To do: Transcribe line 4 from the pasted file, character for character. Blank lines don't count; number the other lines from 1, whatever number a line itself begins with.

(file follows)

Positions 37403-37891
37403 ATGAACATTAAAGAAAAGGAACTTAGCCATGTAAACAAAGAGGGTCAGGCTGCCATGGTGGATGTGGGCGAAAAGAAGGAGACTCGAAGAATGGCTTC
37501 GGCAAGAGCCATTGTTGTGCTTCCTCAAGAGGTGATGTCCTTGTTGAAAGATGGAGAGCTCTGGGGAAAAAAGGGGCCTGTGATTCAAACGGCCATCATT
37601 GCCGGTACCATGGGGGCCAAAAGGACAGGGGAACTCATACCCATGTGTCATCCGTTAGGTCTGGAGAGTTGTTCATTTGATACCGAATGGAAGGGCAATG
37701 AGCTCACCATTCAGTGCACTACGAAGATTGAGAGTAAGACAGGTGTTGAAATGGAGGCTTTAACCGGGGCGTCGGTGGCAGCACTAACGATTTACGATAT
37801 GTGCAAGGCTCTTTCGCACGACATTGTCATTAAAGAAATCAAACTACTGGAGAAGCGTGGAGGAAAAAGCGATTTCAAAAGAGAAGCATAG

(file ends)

37601 GCCGGTACCATGGGGGCCAAAAGGACAGGGGAACTCATACCCATGTGTCATCCGTTAGGTCTGGAGAGTTGTTCATTTGATACCGAATGGAAGGGCAATG